Why We Stopped Passing The Offering Plate


by Dennis Sawyer, pastor, Philadelphia Church, Chicago

 “You forgot to take the morning offering again, Pastor,” said head usher Dick Ford in a rather bewildered tone.  (He was also a deacon and a trustee.) It was true. Nearly a year into my first pastorate, I was still, on occasion, forgetting to pause for the collection of tithes and offerings.  Now and then I was spared embarrassment when an anxious usher would frantically wave his money from behind the last pew or hand me a note just before I started the morning message. The problem was mine. I had grown up hearing non-Christians say, “All the church wants is your money.” When I opened my mailbox or turned on a Christian broadcast, I had to agree that money seemed paramount in the kingdom of God.  Besides, the offering just didn’t seem to fit anywhere. We were seeing a spiritual awakening in that small coastal Oregon town of 500. The Sunday morning attendance had grown from 200 to 300 during the year, with a special sense of God’s presence in each service. To pause and take an offering seemed tangential. We tried taking it at the beginning of the service, and people thought we seemed too anxious to get their money. In the middle of the service, it interrupted the flow, and at the end it interfered with the altar call or concluding challenge of the message.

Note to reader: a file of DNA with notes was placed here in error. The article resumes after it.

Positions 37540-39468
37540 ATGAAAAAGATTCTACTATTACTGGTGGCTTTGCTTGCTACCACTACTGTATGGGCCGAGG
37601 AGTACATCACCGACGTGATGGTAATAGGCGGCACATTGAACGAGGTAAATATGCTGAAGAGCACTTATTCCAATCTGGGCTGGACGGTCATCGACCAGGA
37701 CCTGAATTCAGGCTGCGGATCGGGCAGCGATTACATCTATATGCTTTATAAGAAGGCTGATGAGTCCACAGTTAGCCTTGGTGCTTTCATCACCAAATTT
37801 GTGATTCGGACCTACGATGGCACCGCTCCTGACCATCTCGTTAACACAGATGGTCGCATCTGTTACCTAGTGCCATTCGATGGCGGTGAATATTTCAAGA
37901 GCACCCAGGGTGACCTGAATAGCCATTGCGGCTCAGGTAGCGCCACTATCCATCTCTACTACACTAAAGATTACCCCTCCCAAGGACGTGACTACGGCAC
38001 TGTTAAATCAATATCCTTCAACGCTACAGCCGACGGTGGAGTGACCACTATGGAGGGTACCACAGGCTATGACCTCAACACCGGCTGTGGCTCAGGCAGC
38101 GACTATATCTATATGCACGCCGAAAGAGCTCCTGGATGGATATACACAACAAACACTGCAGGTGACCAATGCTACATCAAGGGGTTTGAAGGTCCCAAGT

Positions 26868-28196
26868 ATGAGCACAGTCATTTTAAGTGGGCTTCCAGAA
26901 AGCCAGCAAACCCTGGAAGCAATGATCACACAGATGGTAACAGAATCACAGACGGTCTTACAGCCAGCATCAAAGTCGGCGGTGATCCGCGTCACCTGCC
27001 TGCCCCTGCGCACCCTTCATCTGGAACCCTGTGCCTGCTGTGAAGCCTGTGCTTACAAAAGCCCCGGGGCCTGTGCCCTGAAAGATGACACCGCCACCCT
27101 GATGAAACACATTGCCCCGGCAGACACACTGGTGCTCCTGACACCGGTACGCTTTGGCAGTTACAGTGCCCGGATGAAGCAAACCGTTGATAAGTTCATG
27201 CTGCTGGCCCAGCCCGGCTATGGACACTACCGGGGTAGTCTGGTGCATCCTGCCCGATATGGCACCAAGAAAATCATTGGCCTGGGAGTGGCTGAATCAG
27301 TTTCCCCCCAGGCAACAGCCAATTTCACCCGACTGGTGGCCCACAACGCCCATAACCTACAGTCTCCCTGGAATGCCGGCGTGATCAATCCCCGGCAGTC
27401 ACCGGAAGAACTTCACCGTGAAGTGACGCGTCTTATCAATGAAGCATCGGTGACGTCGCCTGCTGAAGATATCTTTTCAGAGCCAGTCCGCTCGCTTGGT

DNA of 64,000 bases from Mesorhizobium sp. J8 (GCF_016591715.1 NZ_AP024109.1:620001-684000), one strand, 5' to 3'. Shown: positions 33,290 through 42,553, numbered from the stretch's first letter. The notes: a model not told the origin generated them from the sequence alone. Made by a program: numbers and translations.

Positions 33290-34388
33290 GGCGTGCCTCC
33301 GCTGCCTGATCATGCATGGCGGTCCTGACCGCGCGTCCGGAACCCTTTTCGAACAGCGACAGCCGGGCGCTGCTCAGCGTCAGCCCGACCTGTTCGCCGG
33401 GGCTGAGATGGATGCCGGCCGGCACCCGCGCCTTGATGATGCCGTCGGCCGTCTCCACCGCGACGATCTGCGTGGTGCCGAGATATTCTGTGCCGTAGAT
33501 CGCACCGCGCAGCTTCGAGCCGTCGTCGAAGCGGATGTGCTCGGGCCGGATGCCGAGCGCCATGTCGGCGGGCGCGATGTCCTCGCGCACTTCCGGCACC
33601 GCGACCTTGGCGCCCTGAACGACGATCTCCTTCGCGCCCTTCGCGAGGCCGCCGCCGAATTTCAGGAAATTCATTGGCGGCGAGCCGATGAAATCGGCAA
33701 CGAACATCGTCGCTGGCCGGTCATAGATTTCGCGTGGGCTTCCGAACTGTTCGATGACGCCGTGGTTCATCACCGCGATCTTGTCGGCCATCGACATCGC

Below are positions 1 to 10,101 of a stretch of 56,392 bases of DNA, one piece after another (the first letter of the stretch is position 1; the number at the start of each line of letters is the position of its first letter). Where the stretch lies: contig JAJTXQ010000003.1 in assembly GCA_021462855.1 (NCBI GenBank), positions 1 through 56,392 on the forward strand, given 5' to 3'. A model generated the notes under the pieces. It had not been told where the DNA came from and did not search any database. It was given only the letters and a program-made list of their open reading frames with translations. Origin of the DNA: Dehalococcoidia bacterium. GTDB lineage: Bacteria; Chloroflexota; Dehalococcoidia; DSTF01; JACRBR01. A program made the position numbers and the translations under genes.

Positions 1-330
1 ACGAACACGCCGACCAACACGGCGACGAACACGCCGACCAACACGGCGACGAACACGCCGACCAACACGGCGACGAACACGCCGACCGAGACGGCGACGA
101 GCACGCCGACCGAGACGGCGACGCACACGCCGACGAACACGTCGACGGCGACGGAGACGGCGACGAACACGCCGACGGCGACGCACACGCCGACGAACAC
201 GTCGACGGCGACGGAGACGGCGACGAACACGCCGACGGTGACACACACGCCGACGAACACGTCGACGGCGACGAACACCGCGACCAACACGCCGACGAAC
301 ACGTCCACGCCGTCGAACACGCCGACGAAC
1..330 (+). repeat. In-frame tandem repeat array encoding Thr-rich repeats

At the peak of frustration, while preparing a sermon on tithing from Malachi 3:10, I was pierced by the words “Prove me now, saith the Lord of Hosts.” A series of questions deluged my mind:

  • Could God provide for our financial needs without our passing the plate?
  • Does the worship of giving have to occur at a moment between 11:00 and 12:15 Sunday mornings?
  • If we freed ourselves from passing the plate, could we better use that time in another form of corporate worship?
  • What does Scripture mean when it says not to let your left hand know what your right hand is doing so that your giving may be in secret (Matt. 6:3)?

A few days later I presented a challenge to the official church board. “Let’s mount offering boxes on the wall at each sanctuary exit and discontinue the collection of tithes and offerings during our services.”  After they recovered from shock, the comments began to fly. I remember parts of the exchange:

            Question: “Is it scriptural?”

            Answer: “Yes. It’s what Jehoiada the priest did in 2 Kings 12, for example. He took a chest and bored a hole in its lid. He placed it beside the altar, on the right side as people entered the temple, to collect their gifts.

“Mark 12:41 tells about Jesus sitting down across from where the crowd put their money into the temple treasury. That’s where he spotted the widow with   the two coins.

“Even the apostle Paul mentioned in 1 Corinthians 16:2 that he wanted their money set aside before he came so there wouldn’t have to be a collection after he arrived.”

                        Question: “But isn’t giving an act of worship? Doesn’t it belong in a worship  service?”

            Answer: “Yes, it’s an act of worship. But so is visiting prisoners and feeding the hungry, yet we don’t squeeze all of that into the Sunday morning service.”